Phillips County is named for R O Phillips, who was secretary of the Lincoln Land Company which organized the towns in Colorado.
Created: March 27, 1889
Holyoke 1889 – present
County Courthouse – Holyoke
Location: 221 South Interocean Avenue / East Emerson Street
Built: 1935 – 1936
Style: Art Deco
Architect: Eugene G Groves of Denver
Contractor: Walter Knutzen & Sons of Kearney, Nebraska
Description: The building faces west and is a two story brick with terra cotta trim structure. The building is located on landscaped grounds in the center of the city and has a recessed entrance on the west side. The windows are rectangular. The roof line is flat. The building is surrounded by landscaped grounds. The building was a Public Works Administration project.
Note: The courthouse is a two-and-half-story plus basement building. It measures 61 feet by 83 feet. The building is composed of a center section with flanking wings. The center section projects slightly beyond the wings on the west and east sides. The center section is also taller than the wings, creating a partial third story. The building rests on a brick foundation and is clad in buff brick laid in a common bond pattern with terra cotta detailing. Terra cotta quoins decorate the corners of the building. Stringcourses at the foundation, water table, and between the first and second floors are also composed of terra cotta blocks. The building’s original paired, single-light, metal-framed casement windows are intact. The county has installed multi-light storm windows behind the original windows to reduce drafts.
The west facade has seven bays. The center five bays project slightly forward from the main building. On the first floor, quoins distinguish the center section from the rest of the facade. There are six windows and a doorway on the first floor. Five windows with transoms are located on the center section on the second story. Blank openings filled with brick are located on either side of the center section; these brick-filled openings are an original feature. On the second story, smooth terra cotta blocks framed by terra cotta pilasters cover the center section. The name, “Phillips County Court House,” is prominently etched into the facade and painted blue; foliated round sections of terra cotta frame the text. The entrance is centered on the facade. The entrance is composed of grooved, curvilinear piers topped by a terra cotta band that curves out over the entrance doors. Seven concrete steps lead up to the entrance. The double entry doors and transom have square lights with chamfered corners. A band of plain terra cotta interspersed with terra cotta tiles with a blue, foliated pattern forms the cornice. A row of dentils is located beneath the band of terra cotta. The cornice is taller above center section and steps down to the end bays. The building facade mixes elements of several styles. The angular lines, stepped facade, terra cotta decoration, and metal casement windows are all common elements of Art Deco buildings. The quoins, dentils, pilasters, and foliation are all reminiscent of the Beaux Arts style. The building’s distinctive entry is Moderne in style.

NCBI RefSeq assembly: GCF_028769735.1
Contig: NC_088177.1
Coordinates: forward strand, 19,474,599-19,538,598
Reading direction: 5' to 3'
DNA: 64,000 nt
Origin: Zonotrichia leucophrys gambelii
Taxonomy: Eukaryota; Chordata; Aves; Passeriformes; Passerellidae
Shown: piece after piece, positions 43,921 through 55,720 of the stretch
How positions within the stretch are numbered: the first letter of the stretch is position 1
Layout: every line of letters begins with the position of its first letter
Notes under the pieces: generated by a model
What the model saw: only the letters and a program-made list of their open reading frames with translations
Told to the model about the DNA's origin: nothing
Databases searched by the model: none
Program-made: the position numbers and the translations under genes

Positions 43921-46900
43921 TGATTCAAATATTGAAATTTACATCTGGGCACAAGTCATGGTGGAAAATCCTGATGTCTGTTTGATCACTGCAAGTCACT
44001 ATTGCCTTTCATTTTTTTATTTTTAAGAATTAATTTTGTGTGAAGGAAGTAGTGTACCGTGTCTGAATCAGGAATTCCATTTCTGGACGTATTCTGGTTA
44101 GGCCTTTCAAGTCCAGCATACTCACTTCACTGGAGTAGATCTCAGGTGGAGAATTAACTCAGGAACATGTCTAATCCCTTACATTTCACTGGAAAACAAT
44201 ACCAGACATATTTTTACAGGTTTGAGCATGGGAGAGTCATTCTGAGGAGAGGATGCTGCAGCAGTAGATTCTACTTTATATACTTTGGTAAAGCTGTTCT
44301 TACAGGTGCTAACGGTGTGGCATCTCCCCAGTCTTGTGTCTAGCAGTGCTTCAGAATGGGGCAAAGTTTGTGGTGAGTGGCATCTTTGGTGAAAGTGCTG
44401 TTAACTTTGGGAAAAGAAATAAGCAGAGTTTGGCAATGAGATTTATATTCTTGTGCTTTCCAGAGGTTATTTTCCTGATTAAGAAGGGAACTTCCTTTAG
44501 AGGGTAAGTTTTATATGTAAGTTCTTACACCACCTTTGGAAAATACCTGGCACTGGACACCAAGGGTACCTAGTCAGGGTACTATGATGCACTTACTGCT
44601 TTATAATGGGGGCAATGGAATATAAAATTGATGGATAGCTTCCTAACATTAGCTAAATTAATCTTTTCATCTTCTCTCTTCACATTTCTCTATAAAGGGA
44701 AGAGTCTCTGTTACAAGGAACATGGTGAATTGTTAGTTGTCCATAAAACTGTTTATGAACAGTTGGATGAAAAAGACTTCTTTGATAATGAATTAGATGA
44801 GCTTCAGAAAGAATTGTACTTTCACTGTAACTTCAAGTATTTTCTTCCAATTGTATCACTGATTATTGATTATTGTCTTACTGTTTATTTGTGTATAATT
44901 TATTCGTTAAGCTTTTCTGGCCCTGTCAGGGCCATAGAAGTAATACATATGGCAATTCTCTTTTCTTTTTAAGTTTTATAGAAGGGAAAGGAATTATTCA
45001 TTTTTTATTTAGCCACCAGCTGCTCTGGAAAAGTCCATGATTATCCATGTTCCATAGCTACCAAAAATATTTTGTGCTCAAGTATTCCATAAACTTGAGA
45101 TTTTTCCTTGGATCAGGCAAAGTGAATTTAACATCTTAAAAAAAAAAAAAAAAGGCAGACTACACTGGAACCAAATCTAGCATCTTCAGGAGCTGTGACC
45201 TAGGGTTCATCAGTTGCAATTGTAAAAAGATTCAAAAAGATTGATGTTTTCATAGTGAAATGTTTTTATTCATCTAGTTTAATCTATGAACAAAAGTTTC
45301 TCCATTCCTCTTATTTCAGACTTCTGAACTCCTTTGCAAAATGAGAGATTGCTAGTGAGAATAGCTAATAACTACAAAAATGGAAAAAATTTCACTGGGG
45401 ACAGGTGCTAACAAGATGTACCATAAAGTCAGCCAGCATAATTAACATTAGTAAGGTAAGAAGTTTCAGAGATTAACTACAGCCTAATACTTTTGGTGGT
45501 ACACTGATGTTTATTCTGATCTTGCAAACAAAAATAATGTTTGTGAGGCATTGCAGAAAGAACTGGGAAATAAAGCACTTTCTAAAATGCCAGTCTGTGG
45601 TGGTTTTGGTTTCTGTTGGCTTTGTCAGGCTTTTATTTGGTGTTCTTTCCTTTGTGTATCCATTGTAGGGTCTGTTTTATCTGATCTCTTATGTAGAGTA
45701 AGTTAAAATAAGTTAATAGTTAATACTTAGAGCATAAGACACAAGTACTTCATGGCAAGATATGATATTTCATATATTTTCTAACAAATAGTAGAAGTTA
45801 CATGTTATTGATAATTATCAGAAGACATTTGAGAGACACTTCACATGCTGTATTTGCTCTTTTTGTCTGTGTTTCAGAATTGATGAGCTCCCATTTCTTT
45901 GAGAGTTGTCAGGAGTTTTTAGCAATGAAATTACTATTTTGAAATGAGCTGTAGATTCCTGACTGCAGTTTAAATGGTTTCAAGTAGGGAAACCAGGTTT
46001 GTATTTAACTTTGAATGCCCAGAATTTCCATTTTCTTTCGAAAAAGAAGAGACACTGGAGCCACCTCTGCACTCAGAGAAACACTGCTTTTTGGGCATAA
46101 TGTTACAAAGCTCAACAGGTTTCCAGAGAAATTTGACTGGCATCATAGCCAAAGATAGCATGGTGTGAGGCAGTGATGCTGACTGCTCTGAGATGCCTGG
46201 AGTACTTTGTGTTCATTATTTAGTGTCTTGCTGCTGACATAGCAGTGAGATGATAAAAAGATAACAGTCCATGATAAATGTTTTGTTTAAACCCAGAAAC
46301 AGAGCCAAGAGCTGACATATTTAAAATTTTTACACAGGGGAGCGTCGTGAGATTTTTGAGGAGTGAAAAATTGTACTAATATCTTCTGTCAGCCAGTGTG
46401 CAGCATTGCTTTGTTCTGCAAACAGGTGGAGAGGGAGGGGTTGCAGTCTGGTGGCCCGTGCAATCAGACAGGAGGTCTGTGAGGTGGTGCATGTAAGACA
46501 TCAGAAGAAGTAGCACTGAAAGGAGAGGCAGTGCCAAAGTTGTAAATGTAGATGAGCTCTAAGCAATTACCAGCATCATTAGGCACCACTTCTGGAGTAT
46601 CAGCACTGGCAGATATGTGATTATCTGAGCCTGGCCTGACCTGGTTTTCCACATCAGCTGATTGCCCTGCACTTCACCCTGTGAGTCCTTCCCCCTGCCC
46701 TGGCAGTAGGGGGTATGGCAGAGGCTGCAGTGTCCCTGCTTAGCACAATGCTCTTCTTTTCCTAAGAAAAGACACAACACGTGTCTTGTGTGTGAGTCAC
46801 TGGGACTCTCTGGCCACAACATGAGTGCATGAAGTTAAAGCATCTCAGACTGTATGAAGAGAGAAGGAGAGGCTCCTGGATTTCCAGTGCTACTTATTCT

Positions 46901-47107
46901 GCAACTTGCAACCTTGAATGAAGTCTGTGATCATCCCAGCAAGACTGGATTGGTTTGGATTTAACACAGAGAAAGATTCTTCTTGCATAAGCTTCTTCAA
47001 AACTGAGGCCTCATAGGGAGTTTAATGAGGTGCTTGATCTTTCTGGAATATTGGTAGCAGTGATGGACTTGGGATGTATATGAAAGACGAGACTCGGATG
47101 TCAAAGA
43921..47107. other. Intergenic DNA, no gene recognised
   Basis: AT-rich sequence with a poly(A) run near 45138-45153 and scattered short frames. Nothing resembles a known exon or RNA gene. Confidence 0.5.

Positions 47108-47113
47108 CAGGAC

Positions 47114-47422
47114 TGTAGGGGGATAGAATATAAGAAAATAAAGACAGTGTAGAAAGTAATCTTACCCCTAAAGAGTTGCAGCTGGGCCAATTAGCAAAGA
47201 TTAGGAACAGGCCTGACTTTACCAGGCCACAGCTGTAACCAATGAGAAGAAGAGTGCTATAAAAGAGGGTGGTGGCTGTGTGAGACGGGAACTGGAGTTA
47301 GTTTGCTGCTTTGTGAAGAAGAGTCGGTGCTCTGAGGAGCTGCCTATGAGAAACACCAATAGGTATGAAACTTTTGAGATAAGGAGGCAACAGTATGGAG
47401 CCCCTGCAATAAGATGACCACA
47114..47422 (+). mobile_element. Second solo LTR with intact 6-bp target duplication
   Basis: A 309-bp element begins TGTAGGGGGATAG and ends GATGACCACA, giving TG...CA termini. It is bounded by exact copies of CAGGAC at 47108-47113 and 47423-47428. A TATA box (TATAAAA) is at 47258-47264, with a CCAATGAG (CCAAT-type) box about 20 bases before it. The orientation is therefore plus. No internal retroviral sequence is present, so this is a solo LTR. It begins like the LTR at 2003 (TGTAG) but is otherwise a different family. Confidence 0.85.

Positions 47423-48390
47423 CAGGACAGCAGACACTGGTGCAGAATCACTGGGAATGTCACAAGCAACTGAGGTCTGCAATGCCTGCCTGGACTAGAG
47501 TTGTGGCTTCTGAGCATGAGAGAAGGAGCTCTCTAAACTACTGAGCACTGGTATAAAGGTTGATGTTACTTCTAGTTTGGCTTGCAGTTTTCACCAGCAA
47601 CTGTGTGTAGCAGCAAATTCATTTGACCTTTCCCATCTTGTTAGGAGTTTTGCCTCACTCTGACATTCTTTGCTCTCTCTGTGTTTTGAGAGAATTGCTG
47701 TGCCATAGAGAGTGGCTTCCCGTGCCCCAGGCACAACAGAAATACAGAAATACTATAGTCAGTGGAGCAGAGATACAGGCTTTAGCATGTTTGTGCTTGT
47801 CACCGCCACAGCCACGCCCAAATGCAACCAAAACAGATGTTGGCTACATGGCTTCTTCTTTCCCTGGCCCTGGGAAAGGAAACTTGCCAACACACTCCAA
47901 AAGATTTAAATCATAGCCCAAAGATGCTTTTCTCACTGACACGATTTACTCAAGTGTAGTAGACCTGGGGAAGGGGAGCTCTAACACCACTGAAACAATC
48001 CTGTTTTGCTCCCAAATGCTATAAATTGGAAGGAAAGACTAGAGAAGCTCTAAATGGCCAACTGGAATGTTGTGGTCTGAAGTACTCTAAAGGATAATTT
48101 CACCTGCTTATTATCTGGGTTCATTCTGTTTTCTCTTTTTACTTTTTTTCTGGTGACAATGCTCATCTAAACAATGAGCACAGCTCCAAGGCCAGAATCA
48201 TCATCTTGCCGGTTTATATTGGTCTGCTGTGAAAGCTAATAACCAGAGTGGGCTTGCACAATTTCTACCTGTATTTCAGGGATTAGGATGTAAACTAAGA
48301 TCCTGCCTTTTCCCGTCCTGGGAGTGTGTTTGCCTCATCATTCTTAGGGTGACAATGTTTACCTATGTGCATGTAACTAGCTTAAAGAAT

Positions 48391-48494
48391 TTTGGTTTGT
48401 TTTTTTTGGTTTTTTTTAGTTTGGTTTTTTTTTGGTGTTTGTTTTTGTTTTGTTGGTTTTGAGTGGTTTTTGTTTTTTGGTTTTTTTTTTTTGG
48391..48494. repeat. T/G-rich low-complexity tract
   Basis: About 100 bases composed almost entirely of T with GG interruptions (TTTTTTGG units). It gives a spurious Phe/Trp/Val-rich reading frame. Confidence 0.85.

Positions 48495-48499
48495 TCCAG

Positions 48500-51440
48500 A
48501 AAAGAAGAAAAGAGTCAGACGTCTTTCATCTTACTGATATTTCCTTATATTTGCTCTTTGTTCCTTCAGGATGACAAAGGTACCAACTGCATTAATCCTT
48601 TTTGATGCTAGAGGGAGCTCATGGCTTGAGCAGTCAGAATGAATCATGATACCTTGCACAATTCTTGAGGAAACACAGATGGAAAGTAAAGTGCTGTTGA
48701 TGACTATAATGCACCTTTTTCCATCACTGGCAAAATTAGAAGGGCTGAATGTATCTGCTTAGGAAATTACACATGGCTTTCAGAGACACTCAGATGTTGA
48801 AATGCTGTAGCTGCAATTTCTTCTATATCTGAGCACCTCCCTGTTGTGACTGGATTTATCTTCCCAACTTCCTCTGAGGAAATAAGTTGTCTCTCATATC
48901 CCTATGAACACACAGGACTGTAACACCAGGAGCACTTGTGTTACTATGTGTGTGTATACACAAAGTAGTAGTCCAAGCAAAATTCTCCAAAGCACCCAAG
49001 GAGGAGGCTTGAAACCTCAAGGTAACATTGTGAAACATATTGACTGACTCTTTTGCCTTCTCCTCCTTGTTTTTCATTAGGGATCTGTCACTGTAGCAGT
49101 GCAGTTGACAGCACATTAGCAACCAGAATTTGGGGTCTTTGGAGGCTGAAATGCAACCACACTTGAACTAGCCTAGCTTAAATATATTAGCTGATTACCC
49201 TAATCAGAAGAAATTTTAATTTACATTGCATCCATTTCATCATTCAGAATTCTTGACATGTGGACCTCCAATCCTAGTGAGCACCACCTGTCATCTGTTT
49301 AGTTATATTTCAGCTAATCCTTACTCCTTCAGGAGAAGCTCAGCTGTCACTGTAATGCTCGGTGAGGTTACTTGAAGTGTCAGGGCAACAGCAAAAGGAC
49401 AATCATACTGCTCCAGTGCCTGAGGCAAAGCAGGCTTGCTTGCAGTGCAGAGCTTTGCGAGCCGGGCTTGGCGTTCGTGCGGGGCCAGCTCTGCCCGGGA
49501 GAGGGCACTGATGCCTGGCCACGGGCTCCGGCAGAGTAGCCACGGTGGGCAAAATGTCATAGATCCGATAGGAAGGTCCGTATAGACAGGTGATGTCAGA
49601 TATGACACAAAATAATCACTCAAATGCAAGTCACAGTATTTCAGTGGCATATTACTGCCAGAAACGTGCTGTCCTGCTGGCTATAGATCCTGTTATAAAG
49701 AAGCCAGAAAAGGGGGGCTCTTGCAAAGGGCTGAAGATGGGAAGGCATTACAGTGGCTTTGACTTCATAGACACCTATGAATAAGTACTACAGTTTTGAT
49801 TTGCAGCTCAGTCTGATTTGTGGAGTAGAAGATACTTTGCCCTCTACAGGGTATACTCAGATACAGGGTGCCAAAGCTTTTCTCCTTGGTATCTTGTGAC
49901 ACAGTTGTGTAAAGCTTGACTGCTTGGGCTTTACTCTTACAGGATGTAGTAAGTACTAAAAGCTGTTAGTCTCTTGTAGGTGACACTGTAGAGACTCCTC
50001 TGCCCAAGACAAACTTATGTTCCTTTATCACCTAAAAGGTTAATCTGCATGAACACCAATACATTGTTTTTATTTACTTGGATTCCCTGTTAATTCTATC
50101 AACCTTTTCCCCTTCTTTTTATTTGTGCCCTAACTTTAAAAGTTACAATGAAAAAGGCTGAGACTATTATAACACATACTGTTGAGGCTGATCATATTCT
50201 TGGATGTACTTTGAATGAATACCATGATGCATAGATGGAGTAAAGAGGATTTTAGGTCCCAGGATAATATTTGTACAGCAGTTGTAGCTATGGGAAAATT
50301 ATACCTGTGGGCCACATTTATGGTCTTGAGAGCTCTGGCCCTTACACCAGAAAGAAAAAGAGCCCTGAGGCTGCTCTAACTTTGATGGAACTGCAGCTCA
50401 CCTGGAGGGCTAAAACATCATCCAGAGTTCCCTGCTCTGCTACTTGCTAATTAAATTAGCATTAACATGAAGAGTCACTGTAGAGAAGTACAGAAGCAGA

The interior features terrazzo floors and stairs. The main lobby area has an arched plaster ceiling and the offices have decorated celotex ceilings. Much of the original dark-stained woodwork is intact.
Note: The first courthouse was a frame building constructed as a hotel by early pioneers for a total cost of $16,000. In 1904, Phillips County bought the old Burlington Eating House from the railroad company for $3,000 to serve as its new home. The county moved the building which had been was designed by Cowe & Harvey, from an area east of the train depot to the current courthouse block.
N – Sedgwick County
S – Yuma County
W – Logan County
Photos taken 2006 and 2016